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An Expanding Museum Needs to Expand Benefits

Last week, about 100 supporters of the UAW Local 2110 crowded 57th st. in New York City carrying signs that read “Modern art, ancient wages” and “Shiny new building, shabby old wages.” The occasion was the Museum of Modern Art’s annual “Party in the Garden” fundraising event, a dinner that ended with a performance by indie rock heavyweight St. Vincent. “Negotiations have come to a standstill,” Athena Holbrook, a Collection Specialist at MoMa and a member of Local 2110’s bargaining committee, had told the art blog Hyperallergic.

Negotiations resumed the evening of the following Monday. At contention is the museum administration’s proposal to eliminate seniority step raises and its refusal to expand its medical coverage among its employees. The contract between the museum and the union that represents its 215 unionized employees, last negotiated in 2015, expired. Also being negotiated is the museum’s practice of hiring temporary employees who do not to be given benefits and to secure job rights for curatorial assistants, who are able to be terminated after four years, if they are not promoted to a hire position at the museum, which, Holbrook told me, often doesn’t happen.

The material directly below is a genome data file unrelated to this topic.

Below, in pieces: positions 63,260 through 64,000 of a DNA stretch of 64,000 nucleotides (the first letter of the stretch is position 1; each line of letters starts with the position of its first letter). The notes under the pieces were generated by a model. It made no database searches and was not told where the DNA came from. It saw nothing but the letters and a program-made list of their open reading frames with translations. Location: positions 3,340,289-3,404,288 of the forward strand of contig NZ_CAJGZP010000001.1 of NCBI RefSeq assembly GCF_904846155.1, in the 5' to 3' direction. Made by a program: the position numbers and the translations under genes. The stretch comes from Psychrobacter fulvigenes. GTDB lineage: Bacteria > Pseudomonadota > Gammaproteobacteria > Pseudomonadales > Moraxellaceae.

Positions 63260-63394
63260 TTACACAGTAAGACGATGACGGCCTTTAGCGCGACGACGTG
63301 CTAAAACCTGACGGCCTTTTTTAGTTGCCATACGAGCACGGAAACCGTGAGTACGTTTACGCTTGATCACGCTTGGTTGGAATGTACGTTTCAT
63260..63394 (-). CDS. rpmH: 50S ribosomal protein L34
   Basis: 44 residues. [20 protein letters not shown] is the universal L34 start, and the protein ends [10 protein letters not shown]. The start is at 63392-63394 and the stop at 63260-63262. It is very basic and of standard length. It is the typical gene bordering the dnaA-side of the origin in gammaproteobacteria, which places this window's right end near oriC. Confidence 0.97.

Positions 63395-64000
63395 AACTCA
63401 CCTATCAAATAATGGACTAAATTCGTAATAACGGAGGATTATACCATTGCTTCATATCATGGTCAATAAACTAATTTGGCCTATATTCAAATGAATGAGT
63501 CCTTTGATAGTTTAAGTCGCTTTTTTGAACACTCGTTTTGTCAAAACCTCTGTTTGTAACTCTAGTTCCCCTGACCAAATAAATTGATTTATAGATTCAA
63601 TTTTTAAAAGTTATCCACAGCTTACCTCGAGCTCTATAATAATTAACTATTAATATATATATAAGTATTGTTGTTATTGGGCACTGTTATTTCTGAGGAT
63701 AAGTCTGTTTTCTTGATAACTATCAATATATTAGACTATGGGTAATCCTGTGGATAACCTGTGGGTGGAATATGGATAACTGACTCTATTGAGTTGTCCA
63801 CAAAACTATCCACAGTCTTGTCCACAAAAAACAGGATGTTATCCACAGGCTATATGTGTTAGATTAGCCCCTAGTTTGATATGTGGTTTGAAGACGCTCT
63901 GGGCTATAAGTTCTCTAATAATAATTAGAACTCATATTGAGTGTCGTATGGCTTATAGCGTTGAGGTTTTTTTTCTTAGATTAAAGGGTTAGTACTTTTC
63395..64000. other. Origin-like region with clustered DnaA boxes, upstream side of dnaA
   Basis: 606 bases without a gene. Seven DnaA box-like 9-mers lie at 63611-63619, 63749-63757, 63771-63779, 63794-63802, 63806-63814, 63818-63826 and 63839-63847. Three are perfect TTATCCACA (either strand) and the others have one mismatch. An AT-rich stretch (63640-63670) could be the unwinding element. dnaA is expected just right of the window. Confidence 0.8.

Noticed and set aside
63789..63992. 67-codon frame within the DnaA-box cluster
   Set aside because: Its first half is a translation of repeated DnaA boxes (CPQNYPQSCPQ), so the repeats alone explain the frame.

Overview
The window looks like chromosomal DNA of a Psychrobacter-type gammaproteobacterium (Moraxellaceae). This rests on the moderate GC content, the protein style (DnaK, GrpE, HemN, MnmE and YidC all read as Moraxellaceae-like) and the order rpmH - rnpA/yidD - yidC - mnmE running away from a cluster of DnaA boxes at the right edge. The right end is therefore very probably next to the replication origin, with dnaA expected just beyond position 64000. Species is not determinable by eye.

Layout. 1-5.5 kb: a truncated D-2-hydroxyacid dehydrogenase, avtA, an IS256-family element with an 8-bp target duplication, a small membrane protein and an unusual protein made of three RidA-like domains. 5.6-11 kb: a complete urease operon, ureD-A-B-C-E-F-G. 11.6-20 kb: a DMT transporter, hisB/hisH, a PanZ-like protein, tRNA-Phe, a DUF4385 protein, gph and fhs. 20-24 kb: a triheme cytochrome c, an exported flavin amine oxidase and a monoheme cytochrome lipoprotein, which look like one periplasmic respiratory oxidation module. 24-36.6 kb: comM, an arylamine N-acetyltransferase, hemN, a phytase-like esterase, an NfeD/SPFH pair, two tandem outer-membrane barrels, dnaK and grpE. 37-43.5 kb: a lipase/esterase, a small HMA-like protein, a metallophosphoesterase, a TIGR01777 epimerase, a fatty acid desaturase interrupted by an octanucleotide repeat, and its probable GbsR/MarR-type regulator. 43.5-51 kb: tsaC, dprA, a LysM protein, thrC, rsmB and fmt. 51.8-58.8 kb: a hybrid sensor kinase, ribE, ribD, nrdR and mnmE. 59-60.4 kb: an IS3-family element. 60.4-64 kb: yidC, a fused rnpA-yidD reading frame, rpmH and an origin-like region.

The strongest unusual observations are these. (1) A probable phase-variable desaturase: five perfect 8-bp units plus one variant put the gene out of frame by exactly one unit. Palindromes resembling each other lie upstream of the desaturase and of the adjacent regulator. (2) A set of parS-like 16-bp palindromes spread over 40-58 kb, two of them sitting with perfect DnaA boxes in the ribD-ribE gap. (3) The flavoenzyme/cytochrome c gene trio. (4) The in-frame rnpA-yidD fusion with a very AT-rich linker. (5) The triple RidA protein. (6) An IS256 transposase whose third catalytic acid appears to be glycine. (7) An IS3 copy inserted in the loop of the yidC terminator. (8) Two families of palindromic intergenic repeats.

Highlighting these tensions reveals MoMa to join the number of nonprofit organizations facing organized internal dissent amid lavish expansion plans. Last year, the museum announced a $450 million renovation and expansion in order to increase gallery space by 30%. Some of this is being done in order to correct a $858 million reconfigurations of the museum in 2004 that resulted in “congestion and overcrowding” with Jerry Saltz,, senior art critic for New York, notoriously blasting MoMA as: “the greatest collection of modern art in the world in the worst conditions.” The museum also faces increased competition from the relocated and redesigned Whitney and the Met Breuer, the new modern art museum that took its spot and is run by the Met.

A similar protest occurred in 2015, during the last contract negotiations between the museum and the Local 2110. The same annual event was picketed and the complaints remained the same: “They’re trying to shift the cost burden of healthcare on to us.” Grace Kwon had told the Guardian at the time. It was the first major employee protest at the museum since the union called a strike in 2000, which lasted 134 days.

Negotiations after the protest in 2015 managed to find compromise where employees received a 3% or $2,500 raise. Now, citing growing costs, the museum is attempting to cut automatic raises, which represent some of the only pay increases for many of the museum’s employees. Early attempts at an agreement the week after the protest proved inconclusive and Holbrook says the union will consider next steps if MoMA doesn’t offer concessions soon.

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